easy invasion, we have tended to be isolated and some may say this is responsible for
    us (the English) being seen as arrogant, and pigheaded in our attempts to protect our
    ‘way of life’. This is also probably why we are more reluctant to, and conservative in our
    approach to change than many European nations. Reform for us is difficult and more a
    response to some disaster or total failure. We tend to leave things ‘until they are really
    This national genetic ‘stamp’ is evident in our Industry and so football. The lack of
    willingness to invest in change has led to many industries giving up the ghost to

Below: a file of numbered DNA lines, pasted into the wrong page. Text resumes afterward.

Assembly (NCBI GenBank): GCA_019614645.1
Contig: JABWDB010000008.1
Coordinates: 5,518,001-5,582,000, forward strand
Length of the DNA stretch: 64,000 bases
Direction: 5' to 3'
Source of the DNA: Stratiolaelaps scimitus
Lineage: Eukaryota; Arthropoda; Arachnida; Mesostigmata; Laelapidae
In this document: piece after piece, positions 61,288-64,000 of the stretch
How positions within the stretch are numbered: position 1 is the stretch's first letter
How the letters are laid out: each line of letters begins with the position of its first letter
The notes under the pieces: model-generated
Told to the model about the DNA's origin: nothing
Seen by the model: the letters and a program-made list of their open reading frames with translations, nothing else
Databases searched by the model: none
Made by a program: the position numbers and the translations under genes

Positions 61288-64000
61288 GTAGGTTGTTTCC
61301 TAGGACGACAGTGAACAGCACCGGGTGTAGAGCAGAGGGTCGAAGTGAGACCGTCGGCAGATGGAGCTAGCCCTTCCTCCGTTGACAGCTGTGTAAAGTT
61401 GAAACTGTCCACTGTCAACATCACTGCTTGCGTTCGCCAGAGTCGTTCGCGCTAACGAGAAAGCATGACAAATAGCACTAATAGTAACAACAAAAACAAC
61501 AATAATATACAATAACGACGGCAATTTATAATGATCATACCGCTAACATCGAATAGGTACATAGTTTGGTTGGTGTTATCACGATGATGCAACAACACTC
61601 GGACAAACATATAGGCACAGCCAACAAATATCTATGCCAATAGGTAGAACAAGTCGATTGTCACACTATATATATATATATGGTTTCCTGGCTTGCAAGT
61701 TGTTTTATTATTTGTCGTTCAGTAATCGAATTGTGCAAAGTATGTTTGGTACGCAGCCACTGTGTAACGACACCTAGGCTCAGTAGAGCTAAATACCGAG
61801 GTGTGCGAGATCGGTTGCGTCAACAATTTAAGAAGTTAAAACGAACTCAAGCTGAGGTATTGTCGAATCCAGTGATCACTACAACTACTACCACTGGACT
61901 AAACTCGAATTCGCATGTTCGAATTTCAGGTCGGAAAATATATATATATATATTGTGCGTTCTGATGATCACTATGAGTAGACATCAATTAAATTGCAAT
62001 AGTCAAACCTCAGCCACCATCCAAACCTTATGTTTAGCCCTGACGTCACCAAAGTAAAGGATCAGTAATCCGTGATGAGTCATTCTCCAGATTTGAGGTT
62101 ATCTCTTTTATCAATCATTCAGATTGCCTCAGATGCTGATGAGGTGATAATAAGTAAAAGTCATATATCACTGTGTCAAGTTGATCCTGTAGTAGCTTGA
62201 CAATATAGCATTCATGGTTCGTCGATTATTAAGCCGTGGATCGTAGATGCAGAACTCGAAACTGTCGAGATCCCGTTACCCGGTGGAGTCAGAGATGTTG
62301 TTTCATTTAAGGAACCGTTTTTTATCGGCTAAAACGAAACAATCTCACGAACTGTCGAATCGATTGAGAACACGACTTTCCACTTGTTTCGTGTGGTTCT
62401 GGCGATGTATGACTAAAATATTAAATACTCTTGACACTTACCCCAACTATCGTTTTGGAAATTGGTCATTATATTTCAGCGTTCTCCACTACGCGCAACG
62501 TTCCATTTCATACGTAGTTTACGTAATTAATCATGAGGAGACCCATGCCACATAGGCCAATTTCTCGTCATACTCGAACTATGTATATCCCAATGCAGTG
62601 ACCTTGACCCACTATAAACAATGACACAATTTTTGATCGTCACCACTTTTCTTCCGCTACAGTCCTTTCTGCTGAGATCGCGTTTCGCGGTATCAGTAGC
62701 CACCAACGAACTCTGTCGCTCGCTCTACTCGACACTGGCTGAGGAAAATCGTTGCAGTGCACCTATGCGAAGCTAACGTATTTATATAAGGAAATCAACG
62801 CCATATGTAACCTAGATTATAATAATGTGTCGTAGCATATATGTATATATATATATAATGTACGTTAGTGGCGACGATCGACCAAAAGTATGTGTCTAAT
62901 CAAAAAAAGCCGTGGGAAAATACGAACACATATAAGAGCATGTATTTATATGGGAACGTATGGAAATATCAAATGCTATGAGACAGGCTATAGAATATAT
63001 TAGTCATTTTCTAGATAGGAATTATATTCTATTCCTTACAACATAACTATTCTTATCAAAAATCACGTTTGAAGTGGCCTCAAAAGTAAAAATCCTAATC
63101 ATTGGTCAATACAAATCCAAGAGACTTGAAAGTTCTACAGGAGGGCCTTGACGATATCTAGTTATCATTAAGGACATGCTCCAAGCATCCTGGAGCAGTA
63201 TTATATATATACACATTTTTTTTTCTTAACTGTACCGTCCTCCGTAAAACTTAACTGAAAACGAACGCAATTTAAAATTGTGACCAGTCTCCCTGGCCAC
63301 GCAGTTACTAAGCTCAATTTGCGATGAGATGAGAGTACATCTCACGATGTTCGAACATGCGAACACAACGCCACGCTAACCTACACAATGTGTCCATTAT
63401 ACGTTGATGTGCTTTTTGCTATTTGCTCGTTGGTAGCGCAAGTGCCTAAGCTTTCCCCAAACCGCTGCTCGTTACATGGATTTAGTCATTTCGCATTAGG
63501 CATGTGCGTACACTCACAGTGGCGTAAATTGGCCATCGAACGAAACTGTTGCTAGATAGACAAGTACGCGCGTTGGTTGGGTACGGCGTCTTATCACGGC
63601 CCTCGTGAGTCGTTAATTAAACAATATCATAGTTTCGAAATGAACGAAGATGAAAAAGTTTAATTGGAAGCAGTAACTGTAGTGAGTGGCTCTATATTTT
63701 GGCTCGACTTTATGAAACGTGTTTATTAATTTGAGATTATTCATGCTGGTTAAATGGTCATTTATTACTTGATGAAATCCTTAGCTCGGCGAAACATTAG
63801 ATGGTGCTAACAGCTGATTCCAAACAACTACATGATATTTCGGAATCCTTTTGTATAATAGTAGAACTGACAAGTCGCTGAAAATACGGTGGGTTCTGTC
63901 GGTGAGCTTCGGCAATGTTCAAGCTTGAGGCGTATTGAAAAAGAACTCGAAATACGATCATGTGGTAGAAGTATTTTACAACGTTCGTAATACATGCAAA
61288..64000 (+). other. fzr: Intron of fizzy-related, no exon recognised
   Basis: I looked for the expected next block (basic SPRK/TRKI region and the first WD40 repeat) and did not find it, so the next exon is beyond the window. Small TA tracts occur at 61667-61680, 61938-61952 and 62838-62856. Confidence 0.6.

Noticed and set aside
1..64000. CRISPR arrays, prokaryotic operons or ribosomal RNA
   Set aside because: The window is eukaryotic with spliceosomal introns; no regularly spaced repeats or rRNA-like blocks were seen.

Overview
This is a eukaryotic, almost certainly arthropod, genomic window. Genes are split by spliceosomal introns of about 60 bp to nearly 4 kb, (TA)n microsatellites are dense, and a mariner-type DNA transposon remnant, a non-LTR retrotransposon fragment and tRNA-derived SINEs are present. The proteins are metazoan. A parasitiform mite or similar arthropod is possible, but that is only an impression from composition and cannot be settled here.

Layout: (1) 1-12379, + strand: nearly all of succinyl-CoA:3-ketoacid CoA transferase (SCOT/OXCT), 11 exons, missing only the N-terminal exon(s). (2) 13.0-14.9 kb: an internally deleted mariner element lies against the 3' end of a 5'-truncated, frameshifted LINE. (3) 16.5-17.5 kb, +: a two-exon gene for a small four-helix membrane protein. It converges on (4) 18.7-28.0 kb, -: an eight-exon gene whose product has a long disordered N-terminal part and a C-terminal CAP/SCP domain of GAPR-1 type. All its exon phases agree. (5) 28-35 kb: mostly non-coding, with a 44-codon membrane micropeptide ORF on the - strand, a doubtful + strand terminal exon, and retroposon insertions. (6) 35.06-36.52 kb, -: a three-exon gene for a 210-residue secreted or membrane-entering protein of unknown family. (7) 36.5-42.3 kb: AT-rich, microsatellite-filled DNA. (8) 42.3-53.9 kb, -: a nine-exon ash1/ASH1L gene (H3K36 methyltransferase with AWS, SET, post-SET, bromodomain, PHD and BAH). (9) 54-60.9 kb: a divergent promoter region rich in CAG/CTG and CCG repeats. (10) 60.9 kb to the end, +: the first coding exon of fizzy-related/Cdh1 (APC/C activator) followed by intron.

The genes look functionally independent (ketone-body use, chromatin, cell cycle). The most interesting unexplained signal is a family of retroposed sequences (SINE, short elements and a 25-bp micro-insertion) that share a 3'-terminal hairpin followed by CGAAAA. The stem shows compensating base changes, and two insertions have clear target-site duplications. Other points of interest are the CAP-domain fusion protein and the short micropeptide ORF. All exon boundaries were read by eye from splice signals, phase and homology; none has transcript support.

foreigners and in youth football which is now a huge industry, Nostalgia, and perhaps
    the re surfacing of that initial arrogance has seen those making decisions in the game
    cling hopelessly on to many out of date values and beliefs whether they are valid or not.
    Change is viewed as a costly inconvenience in youth development and an administrative
    burden for the adults.
    But unless we invite organic reform into our national ‘psyche’ and build it into our
    business plans, enabling investment in the ability to evolve, we will always be falling
    back and catching up on others more wisely and progressive.

    Dan Micciche

  7. Is it fear, frustration or a sense of futility that has kept many from offering comments on this article. Are we going to keep watching our ‘naked’, national game but only visualize a ‘well-dressed’ version of it? Our ‘King’ of sports’ — football, is embarrassingly undressed and desperately in need of some quality clothing in which to display itself. It’s time for a good ‘tailor’ to be found to adorn the game in the Saville Row splendour it deserves.